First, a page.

Nutter: Congress Must Act on Sequestration, Guns, Infrastructure, Climate Change, Immigration
By Ed Somers
January 28, 2013
In his opening report to the nation’s mayors on January 17, Conference of Mayors President Philadelphia Mayor Michael A. Nutter said, “As is always the case with the Conference of Mayors, there are certain events we can plan for, and there are moments in history that were not expected and will never be forgotten.”
Speaking to expected events, Nutter thanked the mayors for their bi-partisan leadership on the fiscal cliff, middle-class tax cuts, and protecting municipal bonds. On the threat to tax-exempt financing, Nutter said, “If we had not acted, we could have seen the erosion of this most basic federal-local partnership.”
But Nutter stressed that there is much work ahead, including another fight on sequestration, which was only delayed for two months. “We have suffered dramatic cuts from Washington. We have seen Community Development Block Grants drastically reduced. We have sacrificed for the greater good,” he said, urging that a final spending agreement not come at the expense of key domestic investment programs.
Nutter stressed that the threat to tax-exempt financing remains very real as Washington searches for more revenue to reduce the deficit. “We must continue to educate both the Administration and Congress on the negative impact that limitations to tax-exempt financing would have on the private'sector, and the job creation that comes through financed infrastructure investments.”
Nutter said that Congress should act on an infrastructure investment package as called for by both Conference of Mayors and the Administration. “We all know that investments in roads, transit, airports, ports and water systems create jobs. Most of these jobs are in the private sector… That is why this issue has had strong bipartisan support from groups such as the U.S. Chamber of Commerce, and in the past, from Congress.”
And speaking to immigration, Nutter said, “Washington is well overdue to act on comprehensive immigration reform. There is too much at stake for both our economy and our social fabric for us not to resolve this issue now.”
Moving to a discussion of what he called “unplanned events in our nation’s history that rock us to the core, and become a touchstone for action,” Nutter assured all the mayors impacted by Superstorm Sandy that, “We stood with you then; we stand with you now; and we will stand with you in the days ahead until you receive everything you need from our federal government to help recover and rebuild.”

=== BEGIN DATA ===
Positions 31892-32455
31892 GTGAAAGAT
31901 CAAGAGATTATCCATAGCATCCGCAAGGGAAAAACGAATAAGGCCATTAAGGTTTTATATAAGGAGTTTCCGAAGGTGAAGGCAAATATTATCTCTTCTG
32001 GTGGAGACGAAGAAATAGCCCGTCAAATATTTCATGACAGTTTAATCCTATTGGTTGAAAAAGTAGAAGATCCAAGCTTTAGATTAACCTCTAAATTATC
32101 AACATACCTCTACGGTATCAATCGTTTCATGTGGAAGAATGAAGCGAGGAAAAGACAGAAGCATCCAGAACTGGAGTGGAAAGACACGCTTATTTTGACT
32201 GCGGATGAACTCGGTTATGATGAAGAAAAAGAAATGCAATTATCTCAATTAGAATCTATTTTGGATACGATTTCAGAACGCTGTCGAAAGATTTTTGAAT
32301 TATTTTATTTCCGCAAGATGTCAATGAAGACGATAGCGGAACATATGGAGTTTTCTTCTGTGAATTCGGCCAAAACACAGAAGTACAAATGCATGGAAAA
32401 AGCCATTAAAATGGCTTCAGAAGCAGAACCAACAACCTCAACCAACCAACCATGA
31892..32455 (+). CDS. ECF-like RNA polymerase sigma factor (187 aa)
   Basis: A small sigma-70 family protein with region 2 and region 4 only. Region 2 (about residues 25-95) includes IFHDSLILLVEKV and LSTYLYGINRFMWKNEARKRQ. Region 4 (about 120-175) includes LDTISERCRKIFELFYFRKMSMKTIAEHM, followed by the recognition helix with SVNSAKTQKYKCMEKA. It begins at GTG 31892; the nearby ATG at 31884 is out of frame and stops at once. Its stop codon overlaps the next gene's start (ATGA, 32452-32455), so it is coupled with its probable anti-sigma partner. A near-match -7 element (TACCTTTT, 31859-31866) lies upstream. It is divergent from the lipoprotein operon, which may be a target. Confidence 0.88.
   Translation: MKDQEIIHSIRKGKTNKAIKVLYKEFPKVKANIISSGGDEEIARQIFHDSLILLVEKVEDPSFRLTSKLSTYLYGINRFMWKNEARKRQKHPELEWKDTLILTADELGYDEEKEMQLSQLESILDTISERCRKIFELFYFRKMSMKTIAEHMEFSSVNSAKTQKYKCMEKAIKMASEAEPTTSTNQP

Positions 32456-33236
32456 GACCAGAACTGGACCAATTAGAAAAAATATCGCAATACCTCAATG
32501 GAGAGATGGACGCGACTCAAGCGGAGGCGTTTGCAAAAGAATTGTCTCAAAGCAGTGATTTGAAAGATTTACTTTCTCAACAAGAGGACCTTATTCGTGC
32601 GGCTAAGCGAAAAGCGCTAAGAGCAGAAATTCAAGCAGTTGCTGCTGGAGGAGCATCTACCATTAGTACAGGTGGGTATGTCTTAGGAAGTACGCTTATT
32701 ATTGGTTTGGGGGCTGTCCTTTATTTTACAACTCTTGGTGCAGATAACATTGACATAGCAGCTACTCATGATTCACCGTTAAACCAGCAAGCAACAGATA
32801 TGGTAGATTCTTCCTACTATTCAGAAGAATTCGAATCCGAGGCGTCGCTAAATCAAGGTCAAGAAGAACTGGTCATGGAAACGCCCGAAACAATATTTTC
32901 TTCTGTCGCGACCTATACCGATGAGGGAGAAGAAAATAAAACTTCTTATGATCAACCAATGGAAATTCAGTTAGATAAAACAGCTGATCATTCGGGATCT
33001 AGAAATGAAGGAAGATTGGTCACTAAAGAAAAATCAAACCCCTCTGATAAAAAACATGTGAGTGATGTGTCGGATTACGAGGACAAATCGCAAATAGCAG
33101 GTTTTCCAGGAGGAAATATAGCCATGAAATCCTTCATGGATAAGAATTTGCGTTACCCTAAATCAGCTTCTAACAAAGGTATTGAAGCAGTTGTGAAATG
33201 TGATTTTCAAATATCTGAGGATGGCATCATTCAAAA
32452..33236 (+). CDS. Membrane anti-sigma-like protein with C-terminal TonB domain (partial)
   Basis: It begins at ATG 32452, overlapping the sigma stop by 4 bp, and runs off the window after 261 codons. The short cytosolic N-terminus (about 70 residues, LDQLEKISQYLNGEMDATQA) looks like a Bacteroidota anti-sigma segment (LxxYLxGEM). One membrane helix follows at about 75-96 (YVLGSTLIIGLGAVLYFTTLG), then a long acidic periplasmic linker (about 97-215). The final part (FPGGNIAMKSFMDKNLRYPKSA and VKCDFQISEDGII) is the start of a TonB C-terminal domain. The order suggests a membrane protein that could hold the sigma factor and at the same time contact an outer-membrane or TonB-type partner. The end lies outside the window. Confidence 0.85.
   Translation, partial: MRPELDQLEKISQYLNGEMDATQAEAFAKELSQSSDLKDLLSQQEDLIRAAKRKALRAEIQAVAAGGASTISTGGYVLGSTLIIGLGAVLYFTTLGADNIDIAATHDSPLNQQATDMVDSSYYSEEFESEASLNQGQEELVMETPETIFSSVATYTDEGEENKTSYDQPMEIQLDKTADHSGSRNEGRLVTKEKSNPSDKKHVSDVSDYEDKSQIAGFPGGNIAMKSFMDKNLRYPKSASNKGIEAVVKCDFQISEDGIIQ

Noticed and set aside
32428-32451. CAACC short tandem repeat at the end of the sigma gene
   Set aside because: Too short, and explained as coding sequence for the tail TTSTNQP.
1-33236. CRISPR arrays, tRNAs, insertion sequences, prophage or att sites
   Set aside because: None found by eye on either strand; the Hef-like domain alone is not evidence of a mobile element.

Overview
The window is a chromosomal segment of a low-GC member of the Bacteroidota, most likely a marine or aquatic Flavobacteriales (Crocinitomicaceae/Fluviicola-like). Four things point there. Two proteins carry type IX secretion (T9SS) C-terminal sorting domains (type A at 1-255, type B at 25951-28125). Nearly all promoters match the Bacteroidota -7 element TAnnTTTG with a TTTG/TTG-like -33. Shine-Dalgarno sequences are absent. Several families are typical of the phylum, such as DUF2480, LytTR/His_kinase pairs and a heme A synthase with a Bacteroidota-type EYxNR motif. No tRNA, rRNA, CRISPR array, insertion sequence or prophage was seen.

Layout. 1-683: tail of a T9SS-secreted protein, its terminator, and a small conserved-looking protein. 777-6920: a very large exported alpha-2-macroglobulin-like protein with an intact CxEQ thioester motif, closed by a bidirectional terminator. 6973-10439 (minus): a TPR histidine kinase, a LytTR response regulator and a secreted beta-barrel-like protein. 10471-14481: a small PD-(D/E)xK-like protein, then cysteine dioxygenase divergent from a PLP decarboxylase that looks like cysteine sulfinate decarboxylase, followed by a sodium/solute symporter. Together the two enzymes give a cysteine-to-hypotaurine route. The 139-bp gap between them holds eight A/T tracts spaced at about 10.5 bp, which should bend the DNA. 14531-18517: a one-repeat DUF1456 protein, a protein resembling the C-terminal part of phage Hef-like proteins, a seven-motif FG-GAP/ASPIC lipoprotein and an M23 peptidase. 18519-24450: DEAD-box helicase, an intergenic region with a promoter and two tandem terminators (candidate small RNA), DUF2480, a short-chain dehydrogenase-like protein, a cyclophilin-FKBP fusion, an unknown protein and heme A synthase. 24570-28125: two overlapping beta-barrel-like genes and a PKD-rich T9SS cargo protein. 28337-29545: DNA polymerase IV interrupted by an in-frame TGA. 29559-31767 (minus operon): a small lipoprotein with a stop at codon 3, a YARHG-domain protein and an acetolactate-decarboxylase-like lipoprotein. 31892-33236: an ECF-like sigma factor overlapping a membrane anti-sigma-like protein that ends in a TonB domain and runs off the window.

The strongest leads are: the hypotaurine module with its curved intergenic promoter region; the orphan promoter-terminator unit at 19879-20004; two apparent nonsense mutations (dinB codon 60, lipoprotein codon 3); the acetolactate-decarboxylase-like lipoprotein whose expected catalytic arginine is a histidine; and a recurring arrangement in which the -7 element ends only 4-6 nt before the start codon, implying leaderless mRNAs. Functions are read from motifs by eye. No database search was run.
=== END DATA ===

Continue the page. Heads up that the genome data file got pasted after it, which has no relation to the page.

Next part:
But Nutter said that, “Simply helping our cities and communities to heal the scars of devastation is not enough. Washington cannot continue to deny the basic fact that climate change is real and having a major impact on the health and safety and economy of our country.”
Nutter said that through the Conference of Mayors climate center and climate protection agreement, the Conference of Mayors has led on the issue of climate change. “Now is the time for Congress to help protect our future. No more denial; no more debates. Just action.”
Nutter then moved to the issue of gun violence. “Every day, mayors think about the children that walk or take a bus to schools in their cities… Every day, mayors worry about the brave police officers who work to protect their neighborhoods… And, far too often, it is the mayor who gets the call about a tragic crime committed with an illegal gun that has resulted in the loss of life.”
“That is why this Conference of Mayors has also long championed the issues of public safety and crime reduction,” the he added.
Since the killings of Dr. King and Robert Kennedy, the Conference of Mayors had pushed as an organization for common'sense solutions, including universal background checks, a ban on assault weapons, and large capacity magazines that Nutter said are “…designed to serve our military needs but with no practical use on America’s streets or in our neighborhoods.”
Nutter said that for far too long, the federal government has been unwilling to act. “But then, on December 14, we all witnessed a tragedy in Newtown, Connecticut that—even after all the others—we still could not imagine. 26 lives taken from us. 20 children—ages 6 or 7—shot dead at the Sandy Hook Elementary School, a terrible, unforgivable moment in our nation’s history. We cannot get those lives back. We cannot get back the more than 30,000 lives lost every year to gun violence. But we can, and we must, act to help protect lives in the future,” he stressed.
Nutter commended the Administration’s new gun safety agenda, and said that the nation’s mayors “…will stand firmly with President Obama and Vice President Biden on their plan to reduce gun violence,” and push Congress to act.
Nutter reminded the mayors of the words of Dr. Martin Luther King, Jr. who said, “The ultimate measure of a man is not where he stands in moments of comfort and convenience, but where he stands at times of challenge and controversy.”
Nutter also encouraged the mayors to live up to Dr. King’s belief that, “Everyone can be great, because everyone can serve” by participating in the first annual Mayors Day of Recognition for National Service on April 9 that is being led by the Corporation for National and Community Service to recognize the “passion, impact, and cost-effective problem solving that comes from national service programs in our cities.”
In concluding his remarks, Nutter said, “The strength of this organization should never be doubted. With great leaders like our Vice President Scott Smith, Second Vice President Kevin Johnson, CEO Tom Cochran, and each and every one of you, we can and we do make a difference…
Our power is our collective voice. If we use it, we can bring about great, and needed change.”